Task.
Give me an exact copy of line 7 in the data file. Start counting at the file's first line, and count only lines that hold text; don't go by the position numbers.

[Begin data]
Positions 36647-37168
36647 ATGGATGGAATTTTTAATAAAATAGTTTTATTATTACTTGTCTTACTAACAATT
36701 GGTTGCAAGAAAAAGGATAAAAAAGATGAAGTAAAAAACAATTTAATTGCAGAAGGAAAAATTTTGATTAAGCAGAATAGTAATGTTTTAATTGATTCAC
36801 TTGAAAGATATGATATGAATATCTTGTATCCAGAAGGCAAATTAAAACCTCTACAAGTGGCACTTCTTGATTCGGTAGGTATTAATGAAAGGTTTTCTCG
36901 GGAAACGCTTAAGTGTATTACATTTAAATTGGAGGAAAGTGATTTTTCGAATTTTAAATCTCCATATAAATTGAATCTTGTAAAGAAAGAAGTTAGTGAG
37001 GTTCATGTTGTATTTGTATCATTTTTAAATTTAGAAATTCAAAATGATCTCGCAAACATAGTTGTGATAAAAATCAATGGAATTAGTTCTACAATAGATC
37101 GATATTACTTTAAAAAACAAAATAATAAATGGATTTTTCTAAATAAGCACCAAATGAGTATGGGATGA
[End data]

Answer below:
37101 GATATTACTTTAAAAAACAAAATAATAAATGGATTTTTCTAAATAAGCACCAAATGAGTATGGGATGA